In honor of National Ag Week, the USDA’s National Agricultural Statistics Service has compiled data from the 2012 Census of Agriculture Farm Typology report profiling family farms in the United States.

The report shows that family-owned farms continue to form the core of American agriculture, with 97 percent of 2.1 million farms classified as family farms. Those farms vary widely of course, with some being large businesses employing many non-family members and some being very small in acreage and revenue.

Even so, NASS classifies 88 percent of U.S. family farms as small farms, defined as having gross cash farm cash income (GCFI) of less than $350,000 annually. While their contribution to total agricultural sales is small relative to their number, small family farms account for 58 percent of all direct farm sales to consumers.

Large family farming operations, which NASS defines as having annual GCFI of $1 million or more, account for just three percent of family farms. They produce, however, 64 percent of vegetable sales, 66 percent of dairy sales and high percentages of most other agricultural commodities.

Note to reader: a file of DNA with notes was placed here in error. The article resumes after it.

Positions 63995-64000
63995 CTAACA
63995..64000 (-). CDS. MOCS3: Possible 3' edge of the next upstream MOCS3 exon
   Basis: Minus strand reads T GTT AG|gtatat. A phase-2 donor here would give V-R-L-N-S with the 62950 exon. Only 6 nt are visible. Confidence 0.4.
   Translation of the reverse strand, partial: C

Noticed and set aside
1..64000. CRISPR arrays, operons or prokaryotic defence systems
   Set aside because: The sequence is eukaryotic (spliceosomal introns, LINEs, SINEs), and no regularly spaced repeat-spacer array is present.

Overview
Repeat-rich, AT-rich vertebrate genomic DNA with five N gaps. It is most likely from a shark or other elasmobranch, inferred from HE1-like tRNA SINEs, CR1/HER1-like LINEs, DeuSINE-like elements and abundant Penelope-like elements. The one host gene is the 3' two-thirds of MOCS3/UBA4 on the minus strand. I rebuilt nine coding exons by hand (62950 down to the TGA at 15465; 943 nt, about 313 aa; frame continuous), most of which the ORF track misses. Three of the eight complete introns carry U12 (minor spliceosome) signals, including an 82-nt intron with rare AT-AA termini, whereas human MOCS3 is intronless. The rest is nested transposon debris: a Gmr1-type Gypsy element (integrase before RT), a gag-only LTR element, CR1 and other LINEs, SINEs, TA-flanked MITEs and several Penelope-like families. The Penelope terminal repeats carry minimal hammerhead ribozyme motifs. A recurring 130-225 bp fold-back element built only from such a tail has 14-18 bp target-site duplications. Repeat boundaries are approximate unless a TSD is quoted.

For farms raising cattle or calves, the report lists a total of 740,978 operations. Of those, 202,047 are listed as retirement farms, where the operators report they are retired, although they continue to farm on a small scale. On 266,250 cattle operations, NASS reports the operator has an off-farm occupation. Of the cattle farms where the operator’s primary occupation is farming, 130,774 are listed as having annual sales less than $150,000, 47,648 have sales of $150,000 to $349,999, 51,301 have sales from $350,000 to $999,999, 20,142 have sales from $1 million to $4,999,999 and 2,609 have sales of more than $5 million. Non-family farms account for the remaining 20,207 cattle operations.

The full report and additional materials are available online from the USDA.